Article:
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Why I Repent Teaching in Secular Higher Education

As ye have therefore received Christ Jesus the Lord, so walk ye in him: Rooted and built up in him, and stablished in the faith, as ye have been taught, abounding therein with thanksgiving. Beware lest any man spoil you through philosophy and vain deceit, after the tradition of men, after the rudiments of the world, and not after Christ.

Colossians 2:6-8

An Open Letter of Lament to my Students

What I am about to express opens up the code of silence that many Christian college faculty may feel in the depths of hindsight.

I think of all the opportunities I forfeited at serving God while I was buying humanism and moral relativism, hook line and sinker—never doubting my position in the academe. I was building my career, right? I was using my gifts and talents so it must be God sent, unmistakably.

I couldn’t sleep at night. I was vexed like Lot and dejected like Joseph.

In the words of the Apostle Paul:

Yea doubtless, and I count all things but loss for the excellency of the knowledge of Christ Jesus my Lord: for whom I have suffered the loss of all things, and do count them but dung, that I may win Christ, And be found in him, not having mine own righteousness, which is of the law, but that which is through the faith of Christ, the righteousness which is of God by faith. Philippians 3: 8-9


I asked myself: How could I continue in an institution that indoctrinates children in humanism and justify it as God’s will for my life?

Was I foolish to think I could not be spoiled through philosophy and vain deceit, after the tradition of men, after the rudiments of the world, and not after Christ? Why did I misplace my vexation with the notion that if God allowed me to enter a career in secular higher education, then it must be approved and favorable to Him. I was doing a good job, after all—I was getting good evaluations, I was staying away from the unfruitful works of darkness, my managers approved of me, and I was getting paid well while acquiring more class sections to teach. The students were learning a great deal and were bearing fruit in their writing skills.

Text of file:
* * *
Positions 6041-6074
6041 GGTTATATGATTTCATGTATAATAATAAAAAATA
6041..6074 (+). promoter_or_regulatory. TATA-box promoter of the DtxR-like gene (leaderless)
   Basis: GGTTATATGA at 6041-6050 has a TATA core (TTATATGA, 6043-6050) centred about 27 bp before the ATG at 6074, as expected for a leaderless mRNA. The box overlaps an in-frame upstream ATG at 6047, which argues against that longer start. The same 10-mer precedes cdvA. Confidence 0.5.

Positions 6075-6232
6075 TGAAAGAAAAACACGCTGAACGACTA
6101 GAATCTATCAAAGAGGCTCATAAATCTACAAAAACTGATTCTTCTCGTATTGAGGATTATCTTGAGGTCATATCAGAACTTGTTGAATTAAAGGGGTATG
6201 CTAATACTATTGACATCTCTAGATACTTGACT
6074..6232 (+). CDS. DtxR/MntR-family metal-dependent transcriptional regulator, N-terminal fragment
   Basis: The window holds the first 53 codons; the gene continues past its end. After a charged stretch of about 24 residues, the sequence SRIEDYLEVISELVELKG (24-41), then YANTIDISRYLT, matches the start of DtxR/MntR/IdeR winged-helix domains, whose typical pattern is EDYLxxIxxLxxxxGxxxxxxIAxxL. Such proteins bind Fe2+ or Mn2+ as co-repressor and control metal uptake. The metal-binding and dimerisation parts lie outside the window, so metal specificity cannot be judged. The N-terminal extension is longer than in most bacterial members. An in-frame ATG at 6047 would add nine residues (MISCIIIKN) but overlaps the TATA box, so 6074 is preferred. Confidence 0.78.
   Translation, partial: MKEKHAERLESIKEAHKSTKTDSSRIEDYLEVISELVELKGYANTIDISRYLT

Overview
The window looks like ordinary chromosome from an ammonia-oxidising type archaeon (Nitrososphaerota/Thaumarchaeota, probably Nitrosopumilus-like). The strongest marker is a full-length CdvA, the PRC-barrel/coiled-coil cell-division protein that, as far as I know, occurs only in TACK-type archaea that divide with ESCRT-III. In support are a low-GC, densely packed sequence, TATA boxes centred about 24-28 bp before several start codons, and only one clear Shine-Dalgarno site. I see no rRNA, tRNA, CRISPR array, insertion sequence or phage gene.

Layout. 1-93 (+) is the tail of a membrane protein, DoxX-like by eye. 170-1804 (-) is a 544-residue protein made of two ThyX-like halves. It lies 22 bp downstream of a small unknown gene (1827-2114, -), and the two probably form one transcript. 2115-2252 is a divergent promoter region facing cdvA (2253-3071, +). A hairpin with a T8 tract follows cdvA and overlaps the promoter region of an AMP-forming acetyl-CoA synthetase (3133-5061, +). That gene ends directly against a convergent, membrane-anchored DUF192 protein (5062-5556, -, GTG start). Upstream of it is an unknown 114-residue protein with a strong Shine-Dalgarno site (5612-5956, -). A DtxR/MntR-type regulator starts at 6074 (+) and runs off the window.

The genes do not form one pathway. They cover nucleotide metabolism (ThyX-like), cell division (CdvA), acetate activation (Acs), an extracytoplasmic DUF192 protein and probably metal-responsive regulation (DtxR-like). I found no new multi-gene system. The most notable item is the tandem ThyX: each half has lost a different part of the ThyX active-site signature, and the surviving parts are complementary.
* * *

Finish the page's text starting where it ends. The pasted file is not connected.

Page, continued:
Well, God still got a hold of me, despite what seemed fine. I realized that I would not be worth my salt if I didn’t mention the spoils of vain deceit, the tradition of men, the rudiments of the world. If I could only write a letter to every one of my students, I would pour out remorse and regret. I’ve borne a heap of sorrow and guilt over my part in the process of indoctrinating them in what goes antithetical to my faith in God. I repent and I lament:


Dear Student,

I taught you writing and critical thinking in a place that was at war with the Creator of all things, teaching you that what you were learning in my class was to get you closer to the philosophies of the academe, at the cost of getting you further away from God. I told you that successful people paid attention and do well in class and study and make good grades.